Stories

The IRE Resource Center is a major research library containing more than 27,000 investigative stories.

Most of our stories are not available for download but can be easily ordered by contacting the Resource Center directly at 573-882-3364 or rescntr@ire.org where a researcher can help you pinpoint what you need.

Search results for "U.S. Immigration and Customs Enforcement" ...

  • Families behind the wall: The rise and fall of family detention

    A series of exclusive reports on alleged misconduct and abuse at the Obama administration’s family detention centers. There are more than 50 stories exposing a pattern of accused mistreatment of detainees – some of whom said they were sexually assaulted by guards in front of their children – at three federal facilities run by U.S. Immigration and Customs Enforcement operated in rural Pennsylvania and Texas, far from any major city and the lawyers who worked there.
  • The Border Within

    An investigation by the Rocky Mountain News found that "many criminal immigrants who are supposed to be deported are not removed from the country because of a lack of manpower and detention space and because of a lack of communication among federal, state and local officials." The newspaper also reported that "many of these criminals had gone on to commit worse crimes in Colorado, including murder and sexual assault." In addition, "half the people deported by U.S. Immigration and Customs Enforcement each year in Colorado and nationally have no criminal record."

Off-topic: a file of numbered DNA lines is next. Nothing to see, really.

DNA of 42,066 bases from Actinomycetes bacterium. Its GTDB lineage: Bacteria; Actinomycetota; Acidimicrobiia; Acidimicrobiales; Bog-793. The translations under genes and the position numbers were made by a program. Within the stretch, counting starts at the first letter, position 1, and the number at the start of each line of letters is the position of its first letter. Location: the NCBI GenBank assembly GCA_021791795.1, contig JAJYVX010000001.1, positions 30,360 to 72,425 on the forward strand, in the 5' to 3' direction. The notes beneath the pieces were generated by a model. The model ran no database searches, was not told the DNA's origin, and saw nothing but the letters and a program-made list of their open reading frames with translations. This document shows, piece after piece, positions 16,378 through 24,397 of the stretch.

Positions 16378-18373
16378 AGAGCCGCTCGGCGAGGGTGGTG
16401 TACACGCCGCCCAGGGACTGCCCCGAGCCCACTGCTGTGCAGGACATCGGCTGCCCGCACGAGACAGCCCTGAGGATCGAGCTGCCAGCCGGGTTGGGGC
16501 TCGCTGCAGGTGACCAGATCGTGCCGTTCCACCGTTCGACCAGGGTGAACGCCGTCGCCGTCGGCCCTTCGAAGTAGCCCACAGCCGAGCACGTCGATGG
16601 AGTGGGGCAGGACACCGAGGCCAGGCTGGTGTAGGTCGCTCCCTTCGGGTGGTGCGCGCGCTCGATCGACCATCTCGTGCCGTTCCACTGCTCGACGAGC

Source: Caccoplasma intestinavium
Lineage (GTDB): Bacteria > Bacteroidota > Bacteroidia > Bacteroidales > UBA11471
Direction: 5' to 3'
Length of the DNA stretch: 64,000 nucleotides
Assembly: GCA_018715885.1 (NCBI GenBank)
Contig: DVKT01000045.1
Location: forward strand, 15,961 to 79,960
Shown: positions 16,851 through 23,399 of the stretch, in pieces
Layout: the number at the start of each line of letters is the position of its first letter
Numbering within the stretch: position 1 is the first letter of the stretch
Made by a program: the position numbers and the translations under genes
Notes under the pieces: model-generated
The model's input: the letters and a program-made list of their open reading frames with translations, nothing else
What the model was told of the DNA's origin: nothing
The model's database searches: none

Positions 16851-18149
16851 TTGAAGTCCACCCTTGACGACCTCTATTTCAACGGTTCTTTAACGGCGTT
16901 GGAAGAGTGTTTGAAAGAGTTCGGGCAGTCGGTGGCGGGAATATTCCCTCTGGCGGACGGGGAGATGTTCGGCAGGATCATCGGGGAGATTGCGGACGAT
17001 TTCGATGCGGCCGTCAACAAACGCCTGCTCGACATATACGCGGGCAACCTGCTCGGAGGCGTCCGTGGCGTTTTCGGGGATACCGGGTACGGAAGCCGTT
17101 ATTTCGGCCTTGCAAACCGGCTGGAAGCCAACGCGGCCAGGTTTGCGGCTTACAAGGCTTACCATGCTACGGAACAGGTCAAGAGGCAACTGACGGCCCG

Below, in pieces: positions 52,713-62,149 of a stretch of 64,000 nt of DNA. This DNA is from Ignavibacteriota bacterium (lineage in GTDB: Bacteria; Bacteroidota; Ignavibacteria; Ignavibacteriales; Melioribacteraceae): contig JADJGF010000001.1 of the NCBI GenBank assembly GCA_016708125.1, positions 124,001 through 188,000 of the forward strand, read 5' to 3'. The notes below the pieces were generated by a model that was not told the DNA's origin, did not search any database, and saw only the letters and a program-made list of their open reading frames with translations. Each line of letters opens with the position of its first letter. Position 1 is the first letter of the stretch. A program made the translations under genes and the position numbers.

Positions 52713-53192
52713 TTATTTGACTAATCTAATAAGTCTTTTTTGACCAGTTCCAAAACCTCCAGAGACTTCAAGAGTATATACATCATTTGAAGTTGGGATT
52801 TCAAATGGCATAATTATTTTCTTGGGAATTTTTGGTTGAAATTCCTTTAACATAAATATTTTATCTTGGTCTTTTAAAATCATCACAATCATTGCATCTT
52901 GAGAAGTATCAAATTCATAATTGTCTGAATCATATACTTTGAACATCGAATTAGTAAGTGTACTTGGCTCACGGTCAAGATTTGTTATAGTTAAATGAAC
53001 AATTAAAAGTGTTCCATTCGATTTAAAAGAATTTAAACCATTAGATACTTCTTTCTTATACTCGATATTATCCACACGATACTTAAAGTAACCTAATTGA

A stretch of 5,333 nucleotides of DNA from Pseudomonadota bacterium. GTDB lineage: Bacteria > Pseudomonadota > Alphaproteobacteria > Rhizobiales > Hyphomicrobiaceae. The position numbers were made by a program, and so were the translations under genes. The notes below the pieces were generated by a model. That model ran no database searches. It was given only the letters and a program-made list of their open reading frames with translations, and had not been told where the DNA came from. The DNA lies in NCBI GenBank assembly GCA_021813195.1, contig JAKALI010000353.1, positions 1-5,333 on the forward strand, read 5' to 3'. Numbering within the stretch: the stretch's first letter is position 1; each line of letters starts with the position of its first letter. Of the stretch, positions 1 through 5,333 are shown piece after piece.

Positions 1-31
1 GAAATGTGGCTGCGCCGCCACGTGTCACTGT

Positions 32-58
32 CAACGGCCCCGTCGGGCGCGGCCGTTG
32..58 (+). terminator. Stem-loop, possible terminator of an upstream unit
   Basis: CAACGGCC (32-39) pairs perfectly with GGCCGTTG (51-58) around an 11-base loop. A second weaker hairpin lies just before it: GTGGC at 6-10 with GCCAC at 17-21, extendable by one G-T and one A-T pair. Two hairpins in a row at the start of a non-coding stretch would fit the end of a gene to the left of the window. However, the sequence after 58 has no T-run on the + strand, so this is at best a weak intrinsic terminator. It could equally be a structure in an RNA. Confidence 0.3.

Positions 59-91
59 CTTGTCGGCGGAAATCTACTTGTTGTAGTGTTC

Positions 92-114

• The Un-Americans

    U.S. Immigration and Customs Enforcement agents have begun to deport or imprison immigrants who committed minor crimes, sometimes jailing them without bail while they await deportation. This investigation looks into recent immigration laws that allow agents to deport immigrants or imprison them for minor offenses such as shoplifting. In some cases, the laws are retroactive and punish immigrants even more for crimes for which they have already paid. Prison conditions for some of these immigrants tend to be especially harsh and inhumane. This has been the case for Haskell prison, a privately-owned facility that is below the standards set by the Texas Commission on Jail Standards.